Copyright © 2003 Henrietta W. Hay
Just Don't Call Me Dearie
September 5, 2003
Sue O'Brien, editorial page editor of the Denver Post, and one of Colorado's truly outstanding women died last month at the young age of 64. I met her only once, but she made a lasting impression. We were to meet here in Grand Junction for coffee. I dressed up a little to meet a celebrity, which for me simply means pressed slacks and a clean shirt. She showed up in jeans, a denim shirt and boots and a huge smile and said, "How about something to eat?" We ended up in a local coffee shop for two hours of fascinating conversation about politics and journalism and our kids and anything else that we could think of. And we maintained a now and then columnist to columnist email correspondence until her untimely death ended it.
Among the many pages of tribute to her, the Post reprinted the column she wrote in March of this year on her 64th birthday. The headline read, "Just don't call me dearie." She wrote that she might as well accept the prerogatives of aging, but there are a few conditions. "That folks don't call me dearie. . .And that they don't call me by my first name without being invited."
The use of women's titles is an interesting one. There are the ones used as a matter of courtesy, there are the ones used as profanity and there are some very old words that are again being accepted and used by women.
If you see the name, Mr. Jones, all you know is that he is male. But Mrs. Jones is usually adult, is married or widowed, and has chosen to use the Mrs. title. Ms. Jones is a more or less independent woman using the title popularized in recent years, and you do not know her marital status. But you do know that Miss Jones is female and unmarried.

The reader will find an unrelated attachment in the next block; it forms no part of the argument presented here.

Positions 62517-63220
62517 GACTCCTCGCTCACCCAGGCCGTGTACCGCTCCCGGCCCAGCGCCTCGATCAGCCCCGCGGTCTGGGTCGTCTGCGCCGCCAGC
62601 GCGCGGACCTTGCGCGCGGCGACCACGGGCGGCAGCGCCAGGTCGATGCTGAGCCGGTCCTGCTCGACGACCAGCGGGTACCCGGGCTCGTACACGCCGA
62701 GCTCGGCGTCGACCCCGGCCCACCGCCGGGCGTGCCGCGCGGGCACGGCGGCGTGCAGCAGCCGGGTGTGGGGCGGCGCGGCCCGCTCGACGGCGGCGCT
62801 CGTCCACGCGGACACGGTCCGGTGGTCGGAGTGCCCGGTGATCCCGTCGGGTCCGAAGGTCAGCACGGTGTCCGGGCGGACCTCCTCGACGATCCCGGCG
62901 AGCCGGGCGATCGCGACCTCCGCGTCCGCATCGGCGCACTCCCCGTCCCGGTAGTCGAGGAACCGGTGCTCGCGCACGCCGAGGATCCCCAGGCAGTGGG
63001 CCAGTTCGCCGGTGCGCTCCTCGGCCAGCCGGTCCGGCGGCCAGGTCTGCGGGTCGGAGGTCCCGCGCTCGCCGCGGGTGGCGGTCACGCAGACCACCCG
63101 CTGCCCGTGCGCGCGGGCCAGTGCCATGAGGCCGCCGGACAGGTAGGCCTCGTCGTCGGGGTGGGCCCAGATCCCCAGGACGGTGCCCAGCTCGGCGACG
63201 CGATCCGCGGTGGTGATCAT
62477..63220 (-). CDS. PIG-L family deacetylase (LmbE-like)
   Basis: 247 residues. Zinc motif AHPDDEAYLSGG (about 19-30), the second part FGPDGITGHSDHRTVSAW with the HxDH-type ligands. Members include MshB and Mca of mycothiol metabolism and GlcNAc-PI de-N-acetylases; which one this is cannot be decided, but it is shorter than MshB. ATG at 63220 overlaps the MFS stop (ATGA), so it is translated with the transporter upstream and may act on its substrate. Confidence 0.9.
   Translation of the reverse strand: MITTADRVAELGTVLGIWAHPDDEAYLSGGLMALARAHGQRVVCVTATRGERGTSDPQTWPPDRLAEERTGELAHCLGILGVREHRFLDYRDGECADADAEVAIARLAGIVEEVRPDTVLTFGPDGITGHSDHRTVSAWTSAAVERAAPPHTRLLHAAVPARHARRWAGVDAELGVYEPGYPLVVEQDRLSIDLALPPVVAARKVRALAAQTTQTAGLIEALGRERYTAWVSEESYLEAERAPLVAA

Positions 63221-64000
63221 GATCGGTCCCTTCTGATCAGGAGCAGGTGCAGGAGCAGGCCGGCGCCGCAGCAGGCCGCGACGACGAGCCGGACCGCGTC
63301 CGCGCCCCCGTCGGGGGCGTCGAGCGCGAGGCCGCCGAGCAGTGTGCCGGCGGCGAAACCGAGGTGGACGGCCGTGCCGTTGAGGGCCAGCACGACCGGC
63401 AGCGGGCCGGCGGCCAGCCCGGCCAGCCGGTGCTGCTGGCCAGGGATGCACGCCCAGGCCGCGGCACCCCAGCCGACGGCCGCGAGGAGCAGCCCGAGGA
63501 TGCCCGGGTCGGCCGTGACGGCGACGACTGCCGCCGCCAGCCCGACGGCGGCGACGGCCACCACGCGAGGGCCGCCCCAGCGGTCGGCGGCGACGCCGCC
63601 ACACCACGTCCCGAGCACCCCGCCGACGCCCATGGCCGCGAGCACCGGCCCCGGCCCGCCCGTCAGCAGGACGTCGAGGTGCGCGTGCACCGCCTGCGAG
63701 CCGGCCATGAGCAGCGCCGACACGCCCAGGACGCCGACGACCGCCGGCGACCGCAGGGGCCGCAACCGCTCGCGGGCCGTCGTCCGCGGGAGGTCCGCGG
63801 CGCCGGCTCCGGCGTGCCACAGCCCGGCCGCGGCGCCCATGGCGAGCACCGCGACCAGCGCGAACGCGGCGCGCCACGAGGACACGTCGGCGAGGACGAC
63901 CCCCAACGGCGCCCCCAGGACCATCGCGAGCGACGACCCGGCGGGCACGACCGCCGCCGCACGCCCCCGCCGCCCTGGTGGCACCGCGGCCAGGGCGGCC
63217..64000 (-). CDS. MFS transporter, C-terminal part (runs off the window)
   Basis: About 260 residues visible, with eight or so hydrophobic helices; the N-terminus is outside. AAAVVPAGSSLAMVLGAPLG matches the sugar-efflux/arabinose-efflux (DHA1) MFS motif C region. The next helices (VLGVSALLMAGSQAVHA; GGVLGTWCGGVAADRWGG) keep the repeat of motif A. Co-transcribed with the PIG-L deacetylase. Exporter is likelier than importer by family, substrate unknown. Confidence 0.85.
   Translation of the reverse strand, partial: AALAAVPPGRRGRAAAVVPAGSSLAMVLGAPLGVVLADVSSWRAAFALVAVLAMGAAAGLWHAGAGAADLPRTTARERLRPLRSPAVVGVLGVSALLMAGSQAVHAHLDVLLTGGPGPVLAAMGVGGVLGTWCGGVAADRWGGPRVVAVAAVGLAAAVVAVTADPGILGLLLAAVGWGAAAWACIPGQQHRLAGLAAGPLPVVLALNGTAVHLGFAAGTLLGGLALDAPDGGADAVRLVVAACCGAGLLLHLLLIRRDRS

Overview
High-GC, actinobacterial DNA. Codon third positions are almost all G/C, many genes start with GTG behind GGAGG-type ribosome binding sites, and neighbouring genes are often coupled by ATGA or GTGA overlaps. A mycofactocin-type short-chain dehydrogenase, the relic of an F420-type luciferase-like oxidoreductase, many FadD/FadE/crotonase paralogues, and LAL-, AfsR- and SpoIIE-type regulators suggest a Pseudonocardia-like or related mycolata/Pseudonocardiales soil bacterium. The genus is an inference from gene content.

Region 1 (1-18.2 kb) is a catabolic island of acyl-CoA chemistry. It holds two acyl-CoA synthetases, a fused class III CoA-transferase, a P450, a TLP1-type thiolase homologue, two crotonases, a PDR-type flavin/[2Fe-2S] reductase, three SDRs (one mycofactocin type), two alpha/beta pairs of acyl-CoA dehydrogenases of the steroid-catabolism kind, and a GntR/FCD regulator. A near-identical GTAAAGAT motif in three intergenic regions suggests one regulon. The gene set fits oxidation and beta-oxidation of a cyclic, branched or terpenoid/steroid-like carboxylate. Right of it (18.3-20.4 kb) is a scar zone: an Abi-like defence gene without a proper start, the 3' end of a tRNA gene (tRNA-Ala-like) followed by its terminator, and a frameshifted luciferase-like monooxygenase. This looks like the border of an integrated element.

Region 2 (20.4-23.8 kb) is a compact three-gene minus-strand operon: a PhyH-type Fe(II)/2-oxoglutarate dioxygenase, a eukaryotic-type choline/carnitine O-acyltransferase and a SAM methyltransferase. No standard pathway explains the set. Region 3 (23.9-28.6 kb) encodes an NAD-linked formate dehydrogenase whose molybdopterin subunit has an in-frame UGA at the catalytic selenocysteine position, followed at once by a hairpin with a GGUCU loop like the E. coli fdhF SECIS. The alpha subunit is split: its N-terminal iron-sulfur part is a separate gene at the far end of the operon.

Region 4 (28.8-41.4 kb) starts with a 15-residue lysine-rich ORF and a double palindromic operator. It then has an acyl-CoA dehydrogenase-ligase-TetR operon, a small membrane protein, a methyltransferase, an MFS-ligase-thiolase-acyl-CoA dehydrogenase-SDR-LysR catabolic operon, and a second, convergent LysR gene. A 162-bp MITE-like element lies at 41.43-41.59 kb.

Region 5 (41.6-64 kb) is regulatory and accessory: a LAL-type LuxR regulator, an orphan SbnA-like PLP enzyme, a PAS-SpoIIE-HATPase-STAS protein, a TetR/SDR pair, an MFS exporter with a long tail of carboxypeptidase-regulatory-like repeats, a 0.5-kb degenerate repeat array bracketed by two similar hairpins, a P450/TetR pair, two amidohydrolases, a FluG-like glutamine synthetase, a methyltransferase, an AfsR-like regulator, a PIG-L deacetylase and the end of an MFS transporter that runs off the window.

I don't know the entire history of the title Ms. , but it got a major push in 1972 from Ms. magazine and the whole feminist movement. As women began to go into business and the professions, they needed an impersonal title. Ms. was it. Many women still prefer to use the traditional title, Mrs. but Ms, is now used quite universally.
Do you call a woman you have just met by her first name? In my mother's generation and in mine, you did not. This was a matter of respect and tradition, Today we use first names a great deal more. After all, we have Cher and Madonna! More traditional women, however prefer to use the title. Personally, in spite of my generation, I like being called by my first name.
Even popular profanity uses women's titles. I am not an expert in the subject, nor do I intend to be, but the profane words the guys like best refer to women, mothers specifically. This being a family newspaper, I will just mention that they refer to the mothers of those being sworn at.
Then there is "ma'am." It is used very little now except in the military and in the deep south. Generally I don't like being called ma'am, but there are a couple of exceptions. A neighbor's daughter lives in New Orleans and visits often. She speaks to me as ma'am in a voice so smooth and full of southern courtesy that I almost purr. And one of my male friends can say "Yes ma'am, and make me feel honored. Maybe we should consider bringing ma'am back.
And there are other names women have accepted in recent years. I am a member of Great Old Broads of the Wilderness and have no problem being called a Broad. And the Greek stories of the progression of women -- maiden, mother, crone -- have been revived. There are organizations of older women proudly using the name "crone."
You are invited to call me by my first name, a broad or a crone. Just don't call me dearie. And we'll miss you, Sue.